In primary residences, the most effective way to combat indoor air pollution is to avoid exposure to pollution sources (yes, it sounds obvious). Although not always possible, it is best to avoid purchasing/renting a residence that is within 500 feet of a major roadway because vehicles release PM2.5 particles and noxious fumes in their exhaust. Studies have shown that living near busy roadways increases the likelihood of developing several adverse health outcomes including asthma, heart attacks, and lung cancer.[11] Other mitigation techniques include regularly replacing the air filter on vacuum cleaners and HVAC systems, using harsh cleaning chemicals sparingly, and closing windows when the air quality outdoors is poor. One of the easiest and most important ways to avoid indoor air pollution is to always turn on the above range exhaust hood when cooking and to regularly replace the air filter in hoods that use filters.[12] Searing and frying food releases fine particles and unhealthy gases into the air, and an exhaust hood is the best way to prevent these contaminants from circulating through your house. In addition to these preventative methods, utilizing an indoor air purifier may actively clean indoor air to some degree. However, these devices are often expensive (>$500) and multiple devices may be needed to clean all of the air in a home.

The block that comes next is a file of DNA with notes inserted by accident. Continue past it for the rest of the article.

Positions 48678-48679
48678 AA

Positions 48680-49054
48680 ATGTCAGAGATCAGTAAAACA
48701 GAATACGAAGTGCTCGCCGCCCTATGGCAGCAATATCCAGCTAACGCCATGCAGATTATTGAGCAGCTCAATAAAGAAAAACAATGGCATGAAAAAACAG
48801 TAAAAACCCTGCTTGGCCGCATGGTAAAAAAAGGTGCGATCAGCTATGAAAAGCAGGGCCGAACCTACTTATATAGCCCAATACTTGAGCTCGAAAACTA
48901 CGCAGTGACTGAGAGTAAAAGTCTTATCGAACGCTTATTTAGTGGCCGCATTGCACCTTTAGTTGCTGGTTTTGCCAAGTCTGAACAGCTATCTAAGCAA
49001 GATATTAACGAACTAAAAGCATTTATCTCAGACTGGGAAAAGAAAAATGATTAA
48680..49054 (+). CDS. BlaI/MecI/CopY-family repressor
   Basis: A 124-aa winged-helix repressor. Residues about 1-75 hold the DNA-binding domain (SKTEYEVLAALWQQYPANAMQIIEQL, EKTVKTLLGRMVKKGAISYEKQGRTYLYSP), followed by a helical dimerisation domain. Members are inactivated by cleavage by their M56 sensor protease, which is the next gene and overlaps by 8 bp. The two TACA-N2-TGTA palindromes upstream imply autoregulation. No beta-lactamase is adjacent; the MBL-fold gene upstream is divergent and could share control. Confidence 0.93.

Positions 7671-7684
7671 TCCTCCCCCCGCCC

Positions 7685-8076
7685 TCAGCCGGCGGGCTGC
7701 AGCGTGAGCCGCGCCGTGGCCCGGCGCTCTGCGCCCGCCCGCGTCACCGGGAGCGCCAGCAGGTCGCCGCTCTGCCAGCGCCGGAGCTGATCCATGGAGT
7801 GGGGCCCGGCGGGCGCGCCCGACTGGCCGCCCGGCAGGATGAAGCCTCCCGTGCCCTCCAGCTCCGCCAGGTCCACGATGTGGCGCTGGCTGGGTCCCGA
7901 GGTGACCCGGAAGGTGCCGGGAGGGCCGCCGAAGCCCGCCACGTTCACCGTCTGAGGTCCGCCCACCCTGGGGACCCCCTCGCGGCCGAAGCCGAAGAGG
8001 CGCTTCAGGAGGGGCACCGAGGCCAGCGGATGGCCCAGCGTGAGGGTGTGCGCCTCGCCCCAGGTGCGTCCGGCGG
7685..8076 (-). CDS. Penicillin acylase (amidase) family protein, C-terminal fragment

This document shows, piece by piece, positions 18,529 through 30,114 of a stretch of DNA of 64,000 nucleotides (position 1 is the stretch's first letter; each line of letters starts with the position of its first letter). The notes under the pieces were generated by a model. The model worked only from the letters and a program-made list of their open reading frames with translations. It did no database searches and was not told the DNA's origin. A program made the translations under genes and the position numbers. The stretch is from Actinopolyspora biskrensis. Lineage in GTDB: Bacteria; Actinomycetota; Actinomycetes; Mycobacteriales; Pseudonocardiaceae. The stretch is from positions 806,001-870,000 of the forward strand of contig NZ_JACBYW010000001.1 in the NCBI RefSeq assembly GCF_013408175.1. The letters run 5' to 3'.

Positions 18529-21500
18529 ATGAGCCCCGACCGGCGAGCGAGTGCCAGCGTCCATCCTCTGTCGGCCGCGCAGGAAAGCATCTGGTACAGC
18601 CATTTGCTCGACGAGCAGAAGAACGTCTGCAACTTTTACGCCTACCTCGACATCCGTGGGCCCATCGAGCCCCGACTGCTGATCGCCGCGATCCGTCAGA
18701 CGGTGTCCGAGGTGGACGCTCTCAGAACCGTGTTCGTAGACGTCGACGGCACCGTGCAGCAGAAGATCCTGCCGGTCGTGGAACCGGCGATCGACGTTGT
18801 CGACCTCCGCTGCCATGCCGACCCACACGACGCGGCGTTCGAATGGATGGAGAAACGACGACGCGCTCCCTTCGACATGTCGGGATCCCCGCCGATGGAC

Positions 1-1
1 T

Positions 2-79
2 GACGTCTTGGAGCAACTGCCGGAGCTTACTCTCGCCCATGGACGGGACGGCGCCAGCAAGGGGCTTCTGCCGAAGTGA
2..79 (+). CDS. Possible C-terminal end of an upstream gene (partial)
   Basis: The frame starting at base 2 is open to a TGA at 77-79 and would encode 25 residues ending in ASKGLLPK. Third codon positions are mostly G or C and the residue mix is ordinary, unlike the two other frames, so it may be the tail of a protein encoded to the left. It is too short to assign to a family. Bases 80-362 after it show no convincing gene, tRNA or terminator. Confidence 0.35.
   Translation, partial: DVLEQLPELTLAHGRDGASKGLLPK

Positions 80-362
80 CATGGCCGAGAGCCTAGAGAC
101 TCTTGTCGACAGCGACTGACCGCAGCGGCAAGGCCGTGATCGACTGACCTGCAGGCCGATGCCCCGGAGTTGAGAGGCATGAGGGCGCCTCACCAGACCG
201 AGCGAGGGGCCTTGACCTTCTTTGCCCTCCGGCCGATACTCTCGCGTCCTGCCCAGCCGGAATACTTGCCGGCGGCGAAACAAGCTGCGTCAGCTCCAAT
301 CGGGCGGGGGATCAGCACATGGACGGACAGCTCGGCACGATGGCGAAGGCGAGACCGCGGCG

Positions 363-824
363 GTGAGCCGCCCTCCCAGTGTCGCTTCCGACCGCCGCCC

Taken together these findings show that indoor air quality is of paramount importance. Given that the cost of air quality monitors has decreased significantly in recent years, there are no longer excuses for ignoring this issue. Furthermore, we expect more innovation in the air purifier and air filter space as entrepreneurs continue to tackle this problem. These hardware innovations, in addition to innovations in analytics platforms and data sharing, should help us collectively improve the air we breathe. We will all be more productive and healthier if we pay attention to this important issue!

 

References:

[1] J Thorac Dis. 2016, 8: E8–E19

[2] Annu. Rev. Public Health. 1994, 15:107-32

[3] Environ Sci Pollut Res Int. 2016, 23: 23892–23901

[4] Int J Environ Res Public Health. 2015, 12:14709-22

[5] http://www.newsweek.com/2016/06/10/indoor-air-pollution-revolution-465531.html, http://fortune.com/2016/03/15/office-air-quality-productivity/, https://hbr.org/2017/03/research-stale-office-air-is-making-you-less-productive, http://www.latimes.com/projects/la-me-freeway-pollution/

[6] Building and Environment. 2015, 92:10-19

[7] Indoor Air 2016, 26:318–330

[8] Assuming 5 occupants per 1,000 square feet

[9] Int J Environ Res Public Health. 2015, 12:14709-22

[10] Assuming a baseline employee salary of $80,000

[11] http://www.latimes.com/projects/la-me-freeway-pollution/

[12] http://www.nytimes.com/2010/04/01/garden/01fix.html